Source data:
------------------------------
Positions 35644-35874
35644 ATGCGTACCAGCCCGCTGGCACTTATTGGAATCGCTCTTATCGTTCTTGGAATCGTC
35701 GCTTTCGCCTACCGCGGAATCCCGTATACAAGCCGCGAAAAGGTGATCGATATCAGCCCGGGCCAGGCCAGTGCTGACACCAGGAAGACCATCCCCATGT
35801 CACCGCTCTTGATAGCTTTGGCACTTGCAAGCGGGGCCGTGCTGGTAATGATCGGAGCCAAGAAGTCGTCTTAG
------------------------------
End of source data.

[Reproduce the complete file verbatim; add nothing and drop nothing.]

Positions 35644-35874
35644 ATGCGTACCAGCCCGCTGGCACTTATTGGAATCGCTCTTATCGTTCTTGGAATCGTC
35701 GCTTTCGCCTACCGCGGAATCCCGTATACAAGCCGCGAAAAGGTGATCGATATCAGCCCGGGCCAGGCCAGTGCTGACACCAGGAAGACCATCCCCATGT
35801 CACCGCTCTTGATAGCTTTGGCACTTGCAAGCGGGGCCGTGCTGGTAATGATCGGAGCCAAGAAGTCGTCTTAG